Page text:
Meanwhile, 57,000 kids are to be cut out of Head Start:

David Cay Johnston: "And we’re going to kick 57,000 poor children out of Head Start, which means we’re going to narrow their economic futures and make all of us worse off in the future." http://www.democracynow.org/2013/12/16/makes_absolutely_no_sense_david_cay

In my view, it's time to start implementing the ideals put forth by Obama in his speech on Newtown.
December 14, 2013

We Arrest Banksters.

Don't know if this has been posted yet, but here ya go

December 2, 2013

Salon: Intelligence committee chairs want you scared. You should be angry

You’ve been flippant, America. You forgot to be scared. Or, perhaps, you’ve been scared about your communications being swept into NSA spy dragnets. But you forgot to be scared of terrorists, silly America. You wanted Constitutional protections? Well, that’s because you’re not scared enough. But listen up, America, the chairs of the House and Senate Intelligence committees have something to say: be afraid, be very afraid.“I think terror is up worldwide, the statistics indicate that. The fatalities are way up. The numbers are way up. There are new bombs, very big bombs. Trucks being reinforced for those bombs. There are bombs that go through magnetometers. The bomb maker is still alive. There are more groups than ever. And there is huge malevolence out there.” You hear that, kids? Huge Malevolence! Bombs! Death! Oh My! And you wanted privacy? In the face of unnamed malevolence existentially threatening your nation, your home, your kids and your puppies and — don’t forget — your freedom. Malevolence hates your freedom.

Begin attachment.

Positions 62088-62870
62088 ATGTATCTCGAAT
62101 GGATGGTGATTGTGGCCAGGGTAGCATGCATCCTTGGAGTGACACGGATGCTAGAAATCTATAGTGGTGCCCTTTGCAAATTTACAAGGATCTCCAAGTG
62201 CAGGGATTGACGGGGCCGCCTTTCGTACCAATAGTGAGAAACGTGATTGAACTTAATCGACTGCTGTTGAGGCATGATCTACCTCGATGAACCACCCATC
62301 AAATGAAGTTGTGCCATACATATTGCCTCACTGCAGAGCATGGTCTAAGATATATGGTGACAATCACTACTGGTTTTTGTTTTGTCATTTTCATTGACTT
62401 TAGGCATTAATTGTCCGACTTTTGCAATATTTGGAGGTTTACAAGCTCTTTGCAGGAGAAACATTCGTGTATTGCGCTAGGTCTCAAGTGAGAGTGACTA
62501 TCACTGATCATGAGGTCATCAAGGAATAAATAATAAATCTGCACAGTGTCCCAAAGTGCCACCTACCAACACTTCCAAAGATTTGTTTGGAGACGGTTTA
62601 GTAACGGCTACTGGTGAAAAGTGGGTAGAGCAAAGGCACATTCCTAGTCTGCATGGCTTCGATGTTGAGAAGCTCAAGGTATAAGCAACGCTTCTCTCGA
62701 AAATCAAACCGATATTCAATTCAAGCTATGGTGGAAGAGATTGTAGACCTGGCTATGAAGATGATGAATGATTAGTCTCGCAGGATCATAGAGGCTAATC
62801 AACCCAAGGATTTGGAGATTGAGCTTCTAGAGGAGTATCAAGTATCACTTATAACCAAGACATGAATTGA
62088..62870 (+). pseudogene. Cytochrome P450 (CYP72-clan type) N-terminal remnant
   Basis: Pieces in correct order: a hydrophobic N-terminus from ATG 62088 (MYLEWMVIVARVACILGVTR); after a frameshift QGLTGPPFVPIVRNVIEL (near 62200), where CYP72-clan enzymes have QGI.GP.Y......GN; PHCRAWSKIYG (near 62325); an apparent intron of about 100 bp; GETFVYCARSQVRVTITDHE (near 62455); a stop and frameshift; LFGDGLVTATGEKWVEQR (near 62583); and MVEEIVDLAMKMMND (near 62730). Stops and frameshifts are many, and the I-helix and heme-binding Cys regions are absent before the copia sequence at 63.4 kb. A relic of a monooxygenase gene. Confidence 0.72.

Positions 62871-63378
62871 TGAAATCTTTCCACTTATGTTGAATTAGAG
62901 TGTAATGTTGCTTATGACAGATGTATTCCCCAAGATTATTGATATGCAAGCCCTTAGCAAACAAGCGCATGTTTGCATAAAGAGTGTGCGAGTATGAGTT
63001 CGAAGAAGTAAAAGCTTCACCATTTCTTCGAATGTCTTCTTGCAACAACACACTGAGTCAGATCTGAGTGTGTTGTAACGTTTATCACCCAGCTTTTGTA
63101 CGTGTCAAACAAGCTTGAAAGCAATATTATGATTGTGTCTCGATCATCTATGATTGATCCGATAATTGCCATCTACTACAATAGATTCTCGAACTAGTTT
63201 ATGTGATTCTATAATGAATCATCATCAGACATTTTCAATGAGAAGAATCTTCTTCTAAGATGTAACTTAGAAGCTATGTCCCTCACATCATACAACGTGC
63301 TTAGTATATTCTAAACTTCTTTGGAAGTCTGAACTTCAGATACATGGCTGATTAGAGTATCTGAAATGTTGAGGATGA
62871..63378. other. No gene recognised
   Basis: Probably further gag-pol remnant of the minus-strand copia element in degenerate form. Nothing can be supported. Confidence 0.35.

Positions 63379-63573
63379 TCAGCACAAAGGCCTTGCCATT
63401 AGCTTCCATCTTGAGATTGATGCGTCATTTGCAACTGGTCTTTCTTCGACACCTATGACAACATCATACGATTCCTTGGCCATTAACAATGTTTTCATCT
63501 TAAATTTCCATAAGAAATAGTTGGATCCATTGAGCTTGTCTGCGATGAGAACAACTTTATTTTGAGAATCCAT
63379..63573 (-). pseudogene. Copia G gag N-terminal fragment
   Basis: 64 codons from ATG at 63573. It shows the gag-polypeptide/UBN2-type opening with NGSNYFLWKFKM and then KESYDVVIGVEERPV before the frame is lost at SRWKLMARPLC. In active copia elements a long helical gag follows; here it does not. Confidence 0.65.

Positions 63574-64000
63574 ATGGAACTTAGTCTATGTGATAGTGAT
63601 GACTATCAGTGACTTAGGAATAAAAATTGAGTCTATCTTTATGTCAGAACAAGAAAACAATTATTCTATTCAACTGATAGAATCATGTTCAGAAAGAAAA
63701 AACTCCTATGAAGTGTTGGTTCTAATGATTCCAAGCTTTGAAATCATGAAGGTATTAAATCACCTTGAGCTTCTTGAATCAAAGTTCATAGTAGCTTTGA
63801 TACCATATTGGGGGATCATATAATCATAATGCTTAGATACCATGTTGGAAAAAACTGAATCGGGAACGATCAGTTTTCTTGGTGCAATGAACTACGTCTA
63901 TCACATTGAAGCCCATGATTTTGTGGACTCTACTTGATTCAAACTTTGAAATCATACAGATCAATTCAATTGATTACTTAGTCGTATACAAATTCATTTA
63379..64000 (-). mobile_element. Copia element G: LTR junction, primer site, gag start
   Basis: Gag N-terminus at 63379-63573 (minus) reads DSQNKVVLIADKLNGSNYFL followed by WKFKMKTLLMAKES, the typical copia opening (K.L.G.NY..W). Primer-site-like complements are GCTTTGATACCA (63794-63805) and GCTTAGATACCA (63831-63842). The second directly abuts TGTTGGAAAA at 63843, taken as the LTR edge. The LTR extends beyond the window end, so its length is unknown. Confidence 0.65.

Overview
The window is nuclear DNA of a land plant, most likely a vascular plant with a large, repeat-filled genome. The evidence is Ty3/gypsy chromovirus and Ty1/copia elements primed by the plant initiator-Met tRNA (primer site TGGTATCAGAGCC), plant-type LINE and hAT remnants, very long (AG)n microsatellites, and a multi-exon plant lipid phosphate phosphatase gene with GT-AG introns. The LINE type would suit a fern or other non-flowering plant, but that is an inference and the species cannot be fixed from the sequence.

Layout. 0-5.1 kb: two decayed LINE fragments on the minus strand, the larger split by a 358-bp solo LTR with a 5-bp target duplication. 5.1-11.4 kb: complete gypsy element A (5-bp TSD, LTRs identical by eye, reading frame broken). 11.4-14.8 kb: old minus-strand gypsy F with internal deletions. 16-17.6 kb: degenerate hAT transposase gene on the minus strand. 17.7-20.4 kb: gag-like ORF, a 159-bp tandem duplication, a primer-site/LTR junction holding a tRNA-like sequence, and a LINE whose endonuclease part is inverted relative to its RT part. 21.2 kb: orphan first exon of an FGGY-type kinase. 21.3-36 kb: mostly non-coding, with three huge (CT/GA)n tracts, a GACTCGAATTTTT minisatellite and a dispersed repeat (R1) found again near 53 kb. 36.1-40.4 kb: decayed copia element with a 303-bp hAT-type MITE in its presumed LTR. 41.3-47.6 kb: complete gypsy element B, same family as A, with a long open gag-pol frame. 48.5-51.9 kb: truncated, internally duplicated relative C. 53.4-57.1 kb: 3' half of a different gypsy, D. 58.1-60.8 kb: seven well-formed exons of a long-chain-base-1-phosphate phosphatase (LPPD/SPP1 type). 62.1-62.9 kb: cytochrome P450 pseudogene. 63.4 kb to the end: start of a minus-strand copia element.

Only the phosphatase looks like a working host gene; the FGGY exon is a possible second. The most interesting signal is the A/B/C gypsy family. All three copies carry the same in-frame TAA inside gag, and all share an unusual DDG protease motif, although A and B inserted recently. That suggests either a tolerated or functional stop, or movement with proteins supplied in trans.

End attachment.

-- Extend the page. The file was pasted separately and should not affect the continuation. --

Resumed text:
Feinstein and Rogers did not mention that anti-U.S. sentiment has been stoked in drone-struck Yemen and Pakistan. The Bureau of Investigative Journalism (BIJ) found that from June 2004 to September 2012 U.S. drone strikes in Pakistan alone killed between 474 to 881 civilians, including 176 children. Last year, when Yemeni youth and human rights activist Baraa Shiban spoke to Congress about Yemenis responding to civilian deaths by U.S. drone fire, he said “What does the U.S. mean to these people now? A blasted car, and gruesome footage of dead families?” But in describing rage at the U.S. as “malevolence,” Feinstein tacitly rejects that the anger and radicalization may be grounded in responses to U.S. violence. It was Feinstein, after all, who erroneously claimed that civilian deaths by U.S. drone strikes each year were “typically been in the single digits.”
“We’re not safer today,” said Rogers. Whatever truth resides in his remark owes much to the U.S.-led War on Terror. But it will — or at least should — take more than empty fear-mongering and threats of general “huge malevolence” to defend shadowy and vast surveillance operations and the government’s preemptive treatment of millions of Americans as potential terror threats. Feinstein and Rogers want you scared, America. It seems more appropriate to be furious.